Diana put the runes away and went to pour herself wine. She took a sip, then said, "Oh hell." She grabbed the ceramic jar and headed to one of the side porches with its marble columns. Tyr reached for two drinking horns and filled them with beer. He handed one to Jorunda and followed her. He was settling himself on a marble bench across from Diana when Freya and Inga joined them, mead at the ready.
No one spoke. Diana gazed at the small clearing and noticed that wild flowers bloomed in the short grasses. Who'd have thought? With the rocky soil and shade from the trees, she didn't expect to see so much beauty—pure white and bright red blooms mixed with golds and purples. She finished her glass and poured herself another when movement slunk past a nearby spruce tree. Tyr tensed, tightening his grip on his shield. Diana pressed her feet firmly to the ground, pulling energy from the earth.
Noir padded into the clearing. His unblinking glare told Diana how happy he was to see her. He stalked forward and stopped a short distance from her feet. He sat and raised a paw. He began to lick it, ignoring her.
Freya stared in shock. "Your cat has quite the attitude!"
"This animal belongs to you?" Tyr watched Noir, appalled.
"Belong would be too strong a word. He's my familiar, a witch's cat."
"Are your cats this ill-mannered?" Tyr looked to Freya.
"I'm goddess of love and beauty. They're enchanted to serve me. No, mine are lovely companions, a joy to spend time with."
"Well, aren't you special?" Diana's voice dripped sarcasm. "Noir and I are perfectly suited. Aren't we, feline?"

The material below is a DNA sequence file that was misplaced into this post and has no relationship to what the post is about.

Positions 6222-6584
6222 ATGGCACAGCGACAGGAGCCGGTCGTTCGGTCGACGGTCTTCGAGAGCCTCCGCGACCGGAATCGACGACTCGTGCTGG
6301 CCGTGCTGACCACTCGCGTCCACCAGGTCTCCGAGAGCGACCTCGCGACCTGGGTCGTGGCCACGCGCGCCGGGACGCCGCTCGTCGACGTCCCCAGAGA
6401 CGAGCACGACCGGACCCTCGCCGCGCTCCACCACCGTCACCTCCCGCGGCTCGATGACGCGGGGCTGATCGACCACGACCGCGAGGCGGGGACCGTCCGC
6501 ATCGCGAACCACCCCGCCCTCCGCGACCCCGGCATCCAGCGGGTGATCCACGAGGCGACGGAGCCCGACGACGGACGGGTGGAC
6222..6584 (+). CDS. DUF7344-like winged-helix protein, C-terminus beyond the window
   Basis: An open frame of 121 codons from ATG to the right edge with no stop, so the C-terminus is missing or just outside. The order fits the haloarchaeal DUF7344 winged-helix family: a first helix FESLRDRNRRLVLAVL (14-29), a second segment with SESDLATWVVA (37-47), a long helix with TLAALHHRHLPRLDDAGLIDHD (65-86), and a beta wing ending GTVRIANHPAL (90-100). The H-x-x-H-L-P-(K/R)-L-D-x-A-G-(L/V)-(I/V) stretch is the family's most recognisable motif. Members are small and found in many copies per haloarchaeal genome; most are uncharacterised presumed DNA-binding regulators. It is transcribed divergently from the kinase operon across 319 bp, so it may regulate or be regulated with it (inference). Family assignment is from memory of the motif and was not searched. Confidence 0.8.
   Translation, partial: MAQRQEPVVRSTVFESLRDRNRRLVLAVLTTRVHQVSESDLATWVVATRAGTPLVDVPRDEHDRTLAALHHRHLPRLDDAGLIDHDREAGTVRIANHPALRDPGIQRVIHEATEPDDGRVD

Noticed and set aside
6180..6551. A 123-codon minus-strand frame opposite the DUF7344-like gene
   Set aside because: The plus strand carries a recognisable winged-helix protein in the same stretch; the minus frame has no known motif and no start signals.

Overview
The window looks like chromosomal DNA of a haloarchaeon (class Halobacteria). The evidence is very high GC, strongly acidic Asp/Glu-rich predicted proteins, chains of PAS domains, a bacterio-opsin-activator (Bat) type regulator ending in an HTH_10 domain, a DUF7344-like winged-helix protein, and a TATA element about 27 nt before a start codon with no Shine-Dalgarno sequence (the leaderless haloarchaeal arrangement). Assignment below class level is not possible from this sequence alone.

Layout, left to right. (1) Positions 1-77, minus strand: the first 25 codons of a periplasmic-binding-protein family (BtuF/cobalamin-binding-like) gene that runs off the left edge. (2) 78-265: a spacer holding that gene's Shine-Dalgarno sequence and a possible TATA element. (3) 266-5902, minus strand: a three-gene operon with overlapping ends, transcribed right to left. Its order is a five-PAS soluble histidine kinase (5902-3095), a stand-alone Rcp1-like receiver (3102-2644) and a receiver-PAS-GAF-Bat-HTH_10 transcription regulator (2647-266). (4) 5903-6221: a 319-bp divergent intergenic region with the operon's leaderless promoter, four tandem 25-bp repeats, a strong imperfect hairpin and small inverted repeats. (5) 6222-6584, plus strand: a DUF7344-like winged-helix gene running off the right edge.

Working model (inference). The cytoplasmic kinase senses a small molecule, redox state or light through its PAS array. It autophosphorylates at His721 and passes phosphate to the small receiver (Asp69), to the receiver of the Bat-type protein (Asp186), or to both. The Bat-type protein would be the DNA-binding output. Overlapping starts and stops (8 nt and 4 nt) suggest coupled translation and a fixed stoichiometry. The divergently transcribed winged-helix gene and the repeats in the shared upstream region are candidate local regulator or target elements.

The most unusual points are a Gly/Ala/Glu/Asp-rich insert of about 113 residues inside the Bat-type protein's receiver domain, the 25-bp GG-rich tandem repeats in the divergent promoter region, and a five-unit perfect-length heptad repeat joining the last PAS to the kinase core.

Noir raised his other paw, engrossed in cleaning himself.
A scowl of disapproval etched Tyr's forehead. Noir raised his eyes and met Tyr's disdain with a look of his own. Then he arched his back and hissed at him before going to Diana to thread himself around her ankles.
Jorunda's jaw dropped in surprise, but Tyr laughed. "I like this beast!"
Diana stooped to pet his sleek, black fur. "So do I. Our temperaments match."
"I can see that."
Diana's head snapped up, her hazel eyes blazing, but when she saw the amusement on Tyr's face, she knew she was being teased. She grimaced. "I should send him home. He'd be safer."
"You should both leave." Tyr leaned forward to make his point. He was so tall, he almost touched her.
"Why are you Vikings always trying to get rid of me?"
He took her hand in his. "It's one thing to risk your life for us. It's another to endure giants. It's asking too much. Go home."
"Are you giving up?" Diana wiggled her hand free. "Are you going to Asgaard to hide so that you're not chained to your tree and tortured? Are you going to cower and let the giants do as they please with mortals?"